As I looked around Webster Hall and saw all the young faces enraptured by her twang and drawl, I bent over to TrayB and whispered, "Can you believe all these people are listening to what amounts to country music. If it weren't for the fact that she has indie cred, they would never be here."

"Yeah, it's pure Loretta Lynn," he said.

We had a little more inter-change about the fact that she refuses the country moniker, but we know country when we hear it. It doesn't have to be from Nashville, it's somewhere in the stories of the songs. Somewhere in the heartbreak that catches you at the end of that long, beautiful wail. The thing is, it's probably more country because she's outside of that Nashville machine that puts a cowboy hat on someone, ratches up the accent and spits out in a nice neat CMT package. She's making music the old fashioned way: from some deep need inside.

Who cares if it's country or not. It makes me so glad to be hearing her, cowboy hat or not.

Wednesday, April 05, 2006

white witch on ice!

I was having such a lovely dream that I slept until 9 this morning:

Erica and I crawled through some cardboard tunnel and emerged in an ice skating rink. But it wasn't just any ice skating rink: it was a full-on production of The Chronicles of Narnia: On Ice. I haven't seen the film (I did read the books), but in my dream it was this fabulous production and at the end, I kept missing the finale which was the white witch being destroyed.

Finally after the third time of us crawling through that tunnel and getting to the ice rink, I maneuvered so I could see the white witch, who burst into a ball of white light. It was astounding and I woke up.

Perhaps this can all be attributed to the fact that I emailed Erica yesterday and was reading reviews of the Lord of the Rings musical in Toronto?

Who knows.

But reality is just as strange. It was sunny when I left the house for work. When I arrived at 28th street the sky was brown. By the time I made it up the elevator and into my office—it was snowing. Lots and lots of snow.

And now it's sunny once again. What an odd day.

Monday, April 03, 2006

the tyranny of mr. smiley

As I'm sitting in the Chinese restaurant waiting for my take-out order, he walks in—beaming.

He's a handsome black man who looks my way and smiles. It's not one of those normal, I-just-heard-something-funny smiles. Nor is it, an aren't-I-clever? crease of the face. No, it's more of one of those evangelical-I'm-so-happy-I'm-saved-you-poor-heathen smiles. That self-righteous attitude comes across even more so because he's trying to spread the smile. Like a communicable disease that needs no physical touch, just eye contact, that tooth-less smile will jump from his face and light up your own dour mug.

He bends his head and looks into the shy Chinese girl's face who has been assigned to seat him and his friend. She ducks and bows her head, trying to avoid his overpowering lips, cheek, eyes, chin. That's when I overhear him answer his friend, "I told her to smile." And she's about to; he's conquered her. Of course, she's used to be being invisible, the simple act of attention bowls her over easily.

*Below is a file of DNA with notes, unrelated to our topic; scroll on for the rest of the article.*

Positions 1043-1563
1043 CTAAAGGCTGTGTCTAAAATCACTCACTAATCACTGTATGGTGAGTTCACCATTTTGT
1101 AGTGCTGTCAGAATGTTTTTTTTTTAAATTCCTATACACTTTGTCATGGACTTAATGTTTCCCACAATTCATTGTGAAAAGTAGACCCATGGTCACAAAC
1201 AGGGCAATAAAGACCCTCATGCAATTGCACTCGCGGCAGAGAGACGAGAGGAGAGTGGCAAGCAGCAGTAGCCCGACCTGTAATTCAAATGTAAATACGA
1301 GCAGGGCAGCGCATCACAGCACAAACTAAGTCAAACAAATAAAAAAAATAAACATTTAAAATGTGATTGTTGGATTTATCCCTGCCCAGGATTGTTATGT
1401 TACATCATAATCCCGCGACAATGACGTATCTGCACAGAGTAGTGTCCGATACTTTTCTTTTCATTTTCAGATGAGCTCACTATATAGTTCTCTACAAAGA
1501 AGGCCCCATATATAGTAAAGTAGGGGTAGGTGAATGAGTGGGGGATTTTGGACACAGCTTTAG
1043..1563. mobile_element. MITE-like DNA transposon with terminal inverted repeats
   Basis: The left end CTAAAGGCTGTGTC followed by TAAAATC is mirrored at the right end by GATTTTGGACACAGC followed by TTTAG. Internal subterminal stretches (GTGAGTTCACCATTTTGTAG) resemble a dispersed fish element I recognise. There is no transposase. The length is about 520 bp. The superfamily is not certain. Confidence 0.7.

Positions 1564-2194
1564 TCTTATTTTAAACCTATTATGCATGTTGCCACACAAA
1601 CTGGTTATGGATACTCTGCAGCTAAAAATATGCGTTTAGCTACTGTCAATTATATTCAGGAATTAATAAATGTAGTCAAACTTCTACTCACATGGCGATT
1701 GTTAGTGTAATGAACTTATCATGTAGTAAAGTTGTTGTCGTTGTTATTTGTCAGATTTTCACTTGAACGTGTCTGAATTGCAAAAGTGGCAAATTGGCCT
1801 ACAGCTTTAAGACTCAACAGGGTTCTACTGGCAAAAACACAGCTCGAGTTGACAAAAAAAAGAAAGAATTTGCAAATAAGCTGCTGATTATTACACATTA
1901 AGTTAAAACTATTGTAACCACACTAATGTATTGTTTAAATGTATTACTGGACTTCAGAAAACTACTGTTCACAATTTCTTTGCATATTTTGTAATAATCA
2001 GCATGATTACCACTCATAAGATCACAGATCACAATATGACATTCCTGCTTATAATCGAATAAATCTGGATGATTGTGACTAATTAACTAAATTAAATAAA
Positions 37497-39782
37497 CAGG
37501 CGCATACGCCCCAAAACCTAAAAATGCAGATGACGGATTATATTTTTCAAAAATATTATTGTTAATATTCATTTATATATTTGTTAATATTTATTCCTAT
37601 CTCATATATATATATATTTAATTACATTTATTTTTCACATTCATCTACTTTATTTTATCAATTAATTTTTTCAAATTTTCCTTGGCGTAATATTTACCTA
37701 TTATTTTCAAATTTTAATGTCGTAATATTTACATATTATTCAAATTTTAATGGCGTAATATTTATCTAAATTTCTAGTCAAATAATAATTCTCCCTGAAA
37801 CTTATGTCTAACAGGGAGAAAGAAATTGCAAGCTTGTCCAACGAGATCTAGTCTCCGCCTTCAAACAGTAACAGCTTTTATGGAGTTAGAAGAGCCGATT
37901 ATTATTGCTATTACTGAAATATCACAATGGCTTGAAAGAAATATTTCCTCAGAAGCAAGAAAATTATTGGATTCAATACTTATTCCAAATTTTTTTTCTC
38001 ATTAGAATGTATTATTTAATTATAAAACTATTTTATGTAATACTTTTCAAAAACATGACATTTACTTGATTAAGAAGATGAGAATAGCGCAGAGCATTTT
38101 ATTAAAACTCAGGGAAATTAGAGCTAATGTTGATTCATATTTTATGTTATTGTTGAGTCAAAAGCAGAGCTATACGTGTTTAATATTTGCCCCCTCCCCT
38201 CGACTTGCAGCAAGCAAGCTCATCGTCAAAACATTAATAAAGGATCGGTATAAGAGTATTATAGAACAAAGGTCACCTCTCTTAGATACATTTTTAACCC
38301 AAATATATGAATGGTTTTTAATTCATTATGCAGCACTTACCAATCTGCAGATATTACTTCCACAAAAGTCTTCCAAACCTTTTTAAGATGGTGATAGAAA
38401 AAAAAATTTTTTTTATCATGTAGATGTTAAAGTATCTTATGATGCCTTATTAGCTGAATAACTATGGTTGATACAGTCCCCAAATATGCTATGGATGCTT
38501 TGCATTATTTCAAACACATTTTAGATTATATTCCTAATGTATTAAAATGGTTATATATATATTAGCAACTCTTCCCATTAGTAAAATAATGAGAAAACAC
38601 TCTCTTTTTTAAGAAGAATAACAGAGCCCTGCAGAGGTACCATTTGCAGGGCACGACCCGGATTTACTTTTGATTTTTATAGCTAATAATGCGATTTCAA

I determine that when he looks my way, I WILL NOT smile. Instead, I decide that I will glare. I will burn a whole through his forced good-cheer and hope to show him that his smile is not sincere, it's just some sort of a bulwark against the dread.

But I'm conflicted. It's not that I don't enjoy smiling; it's not that I'm not normally optimistic and friendly. The fact of the matter is that I do enjoy smiling and do so often enough throughout a good day, but this presumptuous tyrant thinks that he can control my mood. He should tell this defenseless, shy girl to smile. He must reduce me to his will because—aw shucks—it's done with a "positive" intent.

It reminds me of a conversation in college when we pondered if we ever smiled willingly. Wasn't it always do to some coercive social pressure? Didn't babies learn to giggle from their parents making foolish faces and forcing their offspring to open their gumless maw in imitation of their own? Don't you respond to a confusing or aggressive situation with a smile to difuse the unsettling feelings or potential conflict? I said no, that there is in fact some upwelling of feeling that transforms one's face involuntarily. It's natural, not nurture. Have I changed so much now that I am cynical enough to deny my own position? Am I such a curmudgeon I would choose to scowl rather than smile?

As the man was taken away, turning his head this way and that so he could smile at others—who innocently ate their sesame chicken while struggling with oversized plastic chopsticks—in a vain hope to infect them as well (perhaps he thought he was storing up these conquests for some greater smile army that would one day rule the world), I did smile. It was at the fact that he was trying so hard to do something that does come naturally. It had been a long day, I was tired and that smile felt good. Maybe it bordered on a smirk. And maybe that natural feeling of wanting to smile for a reason rather than because it was being foisted on me was all that I needed. I walked home with my noodles and rice, smiling all the way, a little bit more bounce in my step.